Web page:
I agree with ‘Mark’ that there is a shortage of campsites, but for the wrong reasons. Many park operators are extremely hard working individuals. Campsite shortages in our area are due to costs and return on investment. Our County will not grant a building permit to build or improve our campsites, as we no longer have the correct zoning for campsites. (I think the County would prefer more shopping centers in our area as they would collect more real estate taxes. Campsites are not the ‘best use.’) Any idea what it costs to build and maintain a campsite? The water connection fee for my park would be $ 120,000 if I were to build today, and that does not include any permit fees or construction costs. Better use would be a hotel, which is four stories tall. Clearly there is not a rush to construct more campsites, but to close existing sites for other uses. Once gone, campsites will not return.

  5. I rely on to help me find possible camping sites in advance!

  6. Woodbury: you’ve gone negative about everything RV since going full-time. RV parks, manufacturers, suppliers, governmental groups, etc. are your targets. I’ve subscribed to and actually taken the time to read your newsletter for sometime now and am beginning to wonder if your negative slant is to discourage new RV’ers from buying RV’s, thus making campsites more readily available. You’ve gone from objective reporting to a self-appointed watchdog. Study the reporting style of the editor of this weekly newsletter, Greg Gerber and truly be objective and less negative. You’re starting to read like CNN or Fox News reports the news: less reporting of the actual news with more giving of your opinion! Why? You are of course entitled to report whatever you wish, with whatever slant you choose, just as I am entitled to choose what I read (FYI: I will continue subscribing to and reading your newsletter). I just do not understand why you’d want to be less of a source of credible information and more of a negative opinioned scribe.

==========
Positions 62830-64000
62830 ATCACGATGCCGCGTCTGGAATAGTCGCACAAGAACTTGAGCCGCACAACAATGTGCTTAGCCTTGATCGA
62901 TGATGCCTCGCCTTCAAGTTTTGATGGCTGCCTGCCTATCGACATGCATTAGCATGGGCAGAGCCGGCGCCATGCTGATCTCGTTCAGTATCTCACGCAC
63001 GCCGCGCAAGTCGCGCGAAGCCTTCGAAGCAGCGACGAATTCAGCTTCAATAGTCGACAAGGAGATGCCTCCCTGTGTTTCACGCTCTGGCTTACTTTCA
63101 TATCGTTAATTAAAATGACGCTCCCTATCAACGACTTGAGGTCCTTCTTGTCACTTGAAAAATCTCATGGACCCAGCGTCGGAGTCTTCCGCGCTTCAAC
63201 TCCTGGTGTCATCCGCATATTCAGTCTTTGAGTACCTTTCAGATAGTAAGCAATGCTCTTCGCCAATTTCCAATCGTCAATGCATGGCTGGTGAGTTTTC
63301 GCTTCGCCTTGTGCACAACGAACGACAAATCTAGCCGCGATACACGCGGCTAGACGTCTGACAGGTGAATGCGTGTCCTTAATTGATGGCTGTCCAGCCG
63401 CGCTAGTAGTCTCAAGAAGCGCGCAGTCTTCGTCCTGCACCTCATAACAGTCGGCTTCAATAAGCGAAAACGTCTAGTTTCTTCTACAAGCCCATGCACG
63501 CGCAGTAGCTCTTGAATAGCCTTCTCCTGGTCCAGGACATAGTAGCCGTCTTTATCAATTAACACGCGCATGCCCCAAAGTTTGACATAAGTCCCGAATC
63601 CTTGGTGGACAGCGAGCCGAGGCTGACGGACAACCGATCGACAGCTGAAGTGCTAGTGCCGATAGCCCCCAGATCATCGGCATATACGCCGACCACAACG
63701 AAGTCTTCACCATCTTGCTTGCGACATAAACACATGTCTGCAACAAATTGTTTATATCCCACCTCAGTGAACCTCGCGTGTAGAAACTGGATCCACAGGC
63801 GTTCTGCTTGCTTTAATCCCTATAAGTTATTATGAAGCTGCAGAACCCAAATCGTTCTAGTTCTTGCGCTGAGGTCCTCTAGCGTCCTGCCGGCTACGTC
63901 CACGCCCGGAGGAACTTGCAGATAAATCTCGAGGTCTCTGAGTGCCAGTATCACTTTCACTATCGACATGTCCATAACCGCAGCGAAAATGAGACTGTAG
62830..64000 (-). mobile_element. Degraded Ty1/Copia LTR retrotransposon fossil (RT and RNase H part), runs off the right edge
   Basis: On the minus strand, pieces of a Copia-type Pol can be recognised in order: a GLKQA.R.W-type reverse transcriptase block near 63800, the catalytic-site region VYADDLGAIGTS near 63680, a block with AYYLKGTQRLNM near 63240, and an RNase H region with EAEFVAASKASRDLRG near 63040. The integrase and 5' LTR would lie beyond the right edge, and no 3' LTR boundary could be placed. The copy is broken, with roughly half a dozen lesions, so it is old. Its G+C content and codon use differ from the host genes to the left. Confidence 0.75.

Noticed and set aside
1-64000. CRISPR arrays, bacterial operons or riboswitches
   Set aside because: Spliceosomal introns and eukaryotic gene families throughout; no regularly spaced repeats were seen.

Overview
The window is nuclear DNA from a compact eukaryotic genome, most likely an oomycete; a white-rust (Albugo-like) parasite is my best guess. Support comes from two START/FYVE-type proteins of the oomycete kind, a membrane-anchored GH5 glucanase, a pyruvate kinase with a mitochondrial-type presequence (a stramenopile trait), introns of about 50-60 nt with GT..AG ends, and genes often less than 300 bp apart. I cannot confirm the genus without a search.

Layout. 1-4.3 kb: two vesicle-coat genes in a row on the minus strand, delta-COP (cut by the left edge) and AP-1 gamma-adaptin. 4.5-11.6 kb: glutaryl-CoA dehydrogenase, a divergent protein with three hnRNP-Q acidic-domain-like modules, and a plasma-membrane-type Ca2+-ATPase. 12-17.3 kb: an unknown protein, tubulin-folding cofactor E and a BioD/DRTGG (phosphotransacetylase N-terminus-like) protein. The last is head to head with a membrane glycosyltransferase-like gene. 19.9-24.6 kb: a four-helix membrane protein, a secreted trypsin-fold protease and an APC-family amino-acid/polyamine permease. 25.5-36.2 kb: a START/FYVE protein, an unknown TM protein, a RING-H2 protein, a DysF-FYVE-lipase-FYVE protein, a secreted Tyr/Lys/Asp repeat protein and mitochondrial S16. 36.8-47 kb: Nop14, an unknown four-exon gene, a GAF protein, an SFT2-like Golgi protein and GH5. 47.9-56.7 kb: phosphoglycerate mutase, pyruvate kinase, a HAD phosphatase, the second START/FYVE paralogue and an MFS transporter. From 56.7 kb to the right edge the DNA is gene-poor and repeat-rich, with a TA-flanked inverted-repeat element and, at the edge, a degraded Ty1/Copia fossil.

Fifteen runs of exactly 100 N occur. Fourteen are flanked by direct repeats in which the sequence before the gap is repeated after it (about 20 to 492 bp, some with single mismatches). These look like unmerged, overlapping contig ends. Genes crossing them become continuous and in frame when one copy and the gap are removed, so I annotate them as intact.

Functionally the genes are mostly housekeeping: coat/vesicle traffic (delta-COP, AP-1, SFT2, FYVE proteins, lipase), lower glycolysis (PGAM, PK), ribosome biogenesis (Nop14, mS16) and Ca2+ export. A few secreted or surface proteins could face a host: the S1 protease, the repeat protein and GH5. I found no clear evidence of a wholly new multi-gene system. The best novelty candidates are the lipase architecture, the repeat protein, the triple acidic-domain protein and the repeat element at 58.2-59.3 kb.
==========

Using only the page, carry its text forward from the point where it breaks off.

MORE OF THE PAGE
• Dngreen51, since I have gone full-time I have seen so much that I didn’t see when I mostly just sat at home the last few years, with a two or three week trip here and there, but mostly just talked about RVing. Hence the change in tone. And, since I become “negative” as you say, new signups to the RVtravel,con newsletter have doubled. I am not the only one who is experiencing what I have been writing about.

      I am not a cheerleader for the industry other than to say over and over I am hopelessly in love with RVing, and I still write that often. But there are problems in RV-land that I see now that I did not see before, and I will not sit around and go “how wonderful everything is” like 98% of all the other websites and magazines that are advertiser supported and thus need to keep their mouths shut or lose their support. If am a “self-appointed watchdog,” so be it. I’ve been RVing for 35 years, for much of that time a third of each year. Just maybe I have an insight or two that newbies do not.

      And on the topic of new RVers, I am constantly preaching to would-be buyers to do their homework before buying an RV. Don’t buy the “bling:” check a potential RV out top to bottom. Don’t finance it for 20 years with no money down or little down, and then be forced to sell it a year later because of health reasons and find out you’re $50,000 upside down in your loan. “Where will I get that money?” people write me in desperation. You don’t think that happens? It does.